Not only independents' sales, but their ranks, are growing, too – albeit modestly. In 2009, the low point for its membership, the ABA had 1,401 members with 1,651 locations across the United States. Since then, the ABA has seen three straight years of growth. As of May 2012, it had 1,567 members with 1,900 locations. In January, Publishers Weekly magazine reported that the ABA had added another 40 bookstores in 24 states.
"I know it kind of flies in the face of what a lot of people kind of presume is the 'You've Got Mail' syndrome," says Teicher.
Today, in some cities, independents have outlasted the chains. In Santa Barbara, Calif., both Borders and Barnes & Noble have closed. Chaucer's Bookstore, founded in 1974, is still dispensing novels.
And while everyone is supposed to be staring into an e-reader in the future, instead of flipping pages, Mr. Mutter says studies show that digital books are not heading for 100 percent market saturation. In fact, he notes, "some people who switched to digital have switched back."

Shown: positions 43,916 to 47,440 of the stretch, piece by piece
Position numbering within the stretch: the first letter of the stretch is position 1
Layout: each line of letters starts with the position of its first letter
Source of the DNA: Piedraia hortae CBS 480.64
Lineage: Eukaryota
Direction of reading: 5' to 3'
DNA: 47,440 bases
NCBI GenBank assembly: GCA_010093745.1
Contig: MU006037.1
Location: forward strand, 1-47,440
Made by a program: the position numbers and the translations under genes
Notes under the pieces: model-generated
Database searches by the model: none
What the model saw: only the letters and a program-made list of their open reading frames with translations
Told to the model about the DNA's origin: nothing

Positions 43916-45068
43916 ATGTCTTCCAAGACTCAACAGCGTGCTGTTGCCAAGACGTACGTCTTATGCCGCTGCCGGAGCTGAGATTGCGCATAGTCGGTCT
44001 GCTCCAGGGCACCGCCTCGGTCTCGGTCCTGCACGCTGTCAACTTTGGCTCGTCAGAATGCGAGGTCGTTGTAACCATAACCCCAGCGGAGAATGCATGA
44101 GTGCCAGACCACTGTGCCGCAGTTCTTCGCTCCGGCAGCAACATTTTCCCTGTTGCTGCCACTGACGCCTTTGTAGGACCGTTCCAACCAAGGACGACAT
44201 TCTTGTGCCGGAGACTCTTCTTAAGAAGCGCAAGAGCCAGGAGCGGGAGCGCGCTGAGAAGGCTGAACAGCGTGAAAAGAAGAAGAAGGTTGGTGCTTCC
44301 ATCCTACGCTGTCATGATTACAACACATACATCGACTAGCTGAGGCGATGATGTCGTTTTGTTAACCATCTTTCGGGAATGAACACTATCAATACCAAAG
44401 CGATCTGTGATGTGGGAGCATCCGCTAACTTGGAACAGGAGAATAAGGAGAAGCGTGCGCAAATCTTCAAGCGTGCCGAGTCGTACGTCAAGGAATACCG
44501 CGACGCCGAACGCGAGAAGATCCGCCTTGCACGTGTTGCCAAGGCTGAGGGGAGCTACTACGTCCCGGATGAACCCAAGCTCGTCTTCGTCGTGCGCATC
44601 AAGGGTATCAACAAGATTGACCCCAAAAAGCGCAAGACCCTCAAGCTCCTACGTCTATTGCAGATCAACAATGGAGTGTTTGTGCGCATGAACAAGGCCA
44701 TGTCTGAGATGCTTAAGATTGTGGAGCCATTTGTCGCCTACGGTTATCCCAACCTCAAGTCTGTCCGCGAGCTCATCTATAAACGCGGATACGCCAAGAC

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E-books are just the latest in a string of threats that were supposed to kill off independents. In the 1930s, some people believed the paperback would mean the death of bookstores. In the 1970s, it was mall chains like B. Dalton and Waldenbooks.
"Those are all gone now," says Mutter.
Another factor that may be contributing to the independents' survival is that so many bookstores have closed, they have found a sustainable level. From 2000 to 2007, 1,000 bookstores went out of business in the US, according to federal statistics. Collectively, independents have about a 10 percent share of the market, compared with Amazon's 29 percent and Barnes & Noble's 20 percent.
None of this is to say that closures have stopped. Pudd'nhead Books in St. Louis, Archivia Books in New York, and Rainy Day Books in Tillamook, Ore., are among those that shut down in December.
Yet new ones are sprouting up to take their place. In Brooklyn, where the Partners & Crime Mystery Booksellers closed last year, several new bookstores have opened.